After-death, the afterlife, the forever after, death, the concept that makes us self-aware. It is because we know death is on the horizon, that we can die and that death means the end of this life, this makes us human. For some after-death is only the beginning, there will be another life even if it means reincarnation, life as an apparition, or a field of clouds and white robes. For others, it is a matter of decomposition, of how cold the dark eternity will be, that alien concept of nothingness. Mortality becomes a motivator that resonates to some degree with all human beings. For some, those with a tradition of religious or ritual reassurance, this matter is reduced to a minimum. Yet death still takes you from your family, your friends, your life here will end. If any reader has not stopped to ponder that yet, I beg them to do it now, death is always an end, if not the end. In stories this may present itself as something as simple as mortal danger, any being we care for is one we do not wish to see die. Other possibilities is someone trying to leave something behind before they die, or trying to penetrate death's mysteries. The fact that Death is so often given thoughts of its own, given a body cloaked in black, shows how important a figure it plays in any story.

Religion was mentioned before in the definition for After-death, and it is the oddest on this list. Unlike the other three, Religion is the known concept, it is the one that presents itself as an answer to the others, instead of a mystery to be solved. Religion comes in different shapes, sizes, colors, attitudes, yet each has a purpose of organizing eternity into something we can understand. Death may end this life, but it could begin a new one, or maybe some practice in this life will make eternity warm. The cosmos is not a stranger, it is an engaging force, that knows you, and reflects you. This is what is taught in many religions, and it is believed at different levels by different people. Belief is the most powerful force created from self-awareness. Instinct is pushed to the back of the mind, and what we think we know becomes the defined walls shaped around our reality. This does not require a church or temple, nor a holy book or prayer. Belief and religion are found everywhere that we trust the proclamation of someone else, and let it define our lives. To an extent, this makes religion impossible to escape, and so faith holds an important place in our stories.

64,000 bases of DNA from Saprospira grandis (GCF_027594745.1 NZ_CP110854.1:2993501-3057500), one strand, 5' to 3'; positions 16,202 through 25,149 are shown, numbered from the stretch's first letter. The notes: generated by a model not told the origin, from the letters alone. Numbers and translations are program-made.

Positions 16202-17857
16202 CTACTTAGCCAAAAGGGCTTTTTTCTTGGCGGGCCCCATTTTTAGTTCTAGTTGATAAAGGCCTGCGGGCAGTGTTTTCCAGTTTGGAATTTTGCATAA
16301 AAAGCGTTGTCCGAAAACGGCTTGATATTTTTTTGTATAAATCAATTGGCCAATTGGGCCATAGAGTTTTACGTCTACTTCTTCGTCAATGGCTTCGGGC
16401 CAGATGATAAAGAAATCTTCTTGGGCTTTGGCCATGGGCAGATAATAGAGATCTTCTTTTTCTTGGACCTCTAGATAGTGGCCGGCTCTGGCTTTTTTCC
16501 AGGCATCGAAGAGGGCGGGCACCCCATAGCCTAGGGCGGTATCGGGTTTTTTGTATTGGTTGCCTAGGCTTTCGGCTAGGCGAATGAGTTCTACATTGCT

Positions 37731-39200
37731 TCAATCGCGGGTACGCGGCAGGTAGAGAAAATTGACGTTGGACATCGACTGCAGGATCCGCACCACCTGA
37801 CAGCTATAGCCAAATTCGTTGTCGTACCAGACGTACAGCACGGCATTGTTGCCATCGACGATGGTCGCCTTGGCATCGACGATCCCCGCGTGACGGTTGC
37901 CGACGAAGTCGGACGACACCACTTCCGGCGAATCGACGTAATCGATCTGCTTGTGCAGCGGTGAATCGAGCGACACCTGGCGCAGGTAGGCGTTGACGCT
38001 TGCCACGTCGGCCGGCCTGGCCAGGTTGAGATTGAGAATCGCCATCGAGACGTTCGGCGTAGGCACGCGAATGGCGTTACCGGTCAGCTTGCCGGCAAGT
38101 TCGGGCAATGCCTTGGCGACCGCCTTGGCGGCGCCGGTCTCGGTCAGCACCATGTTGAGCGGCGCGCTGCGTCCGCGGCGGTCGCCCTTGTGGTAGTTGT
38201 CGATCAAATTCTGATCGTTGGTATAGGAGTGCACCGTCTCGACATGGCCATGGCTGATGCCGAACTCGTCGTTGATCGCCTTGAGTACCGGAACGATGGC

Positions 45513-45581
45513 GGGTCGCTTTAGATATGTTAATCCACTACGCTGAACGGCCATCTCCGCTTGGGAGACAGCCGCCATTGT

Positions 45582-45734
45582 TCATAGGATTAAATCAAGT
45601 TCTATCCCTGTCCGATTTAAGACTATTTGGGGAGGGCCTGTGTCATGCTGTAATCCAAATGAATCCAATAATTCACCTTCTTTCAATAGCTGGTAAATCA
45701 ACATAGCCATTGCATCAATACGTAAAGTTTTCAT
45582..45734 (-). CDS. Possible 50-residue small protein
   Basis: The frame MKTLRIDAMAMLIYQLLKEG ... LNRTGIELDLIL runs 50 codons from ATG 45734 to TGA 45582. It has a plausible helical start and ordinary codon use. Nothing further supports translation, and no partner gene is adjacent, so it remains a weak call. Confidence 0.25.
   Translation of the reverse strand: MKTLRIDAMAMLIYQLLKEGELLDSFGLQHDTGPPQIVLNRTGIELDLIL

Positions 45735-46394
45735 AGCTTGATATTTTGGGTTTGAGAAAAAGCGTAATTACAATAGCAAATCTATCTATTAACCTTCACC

The Unknowable Cosmos is linked by its nature to Religion. What the Unknowable Cosmos is, Religion tries to explain. From the ancient quote of Socrates, we know that the wise are those who know they know nothing. We attempt to categorize and structure our reality, whether through science or faith, but there will always be more waiting just beneath that which we cannot understand. Tomorrow may not come, and we have no idea the countless unknowns that could bring about that end. In stories this could take the shape of beings alien to our own way of life, or it could be close to home like untold power waiting within the human body. The essence of it is that we do not know, and the facts that we don't know can surely kill us, or make life a paradise. Like with other concepts, the Unknowable Cosmos can play a balancing act with religion. When you believe that life beyond the stars has already been explained, you are less interested in what could be out there.

The last concept, yet a crucial one for many stories, is the Irrational Human. Every day we spend our days around human beings, on a planet full of them, a planet that could be destroyed or saved by their actions. We speak to other humans, we work with them, we love them, we fear them, yet what we can never do is know them. We empathize and sympathize, we learn from other human beings on a daily basis and we feel their pain and glee. Humans naturally work together in a way that we often underestimate, put down to save our own individuality. Yet when we see someone do something truly individual, break from the mold that we understand, we find that all we can do is make excuses. In truth, the inside of every other human being is separate to them, and as much as we feel that we connect with another, they have lived their own life with influences that may be near identical but are still slightly foreign in that they are someone else's. Why does a 'good' man turn to murder? Why do rational people join hate groups? Why did she say this and why did he do that? When we try to reflect ourselves on another human being, our explanation can only go so far as our understanding gained in our own life. Often our own experiences will not be enough, and this does not require tragedy. If a man steals, we call him a criminal when he may see himself a hero to his family, or simply resisting a system of living that does not support him. As much as we hope that we can predict the world around us, human beings may still make actions that surprise us, disrupt us, and the reasons or lack of reasons why can make for the best stories.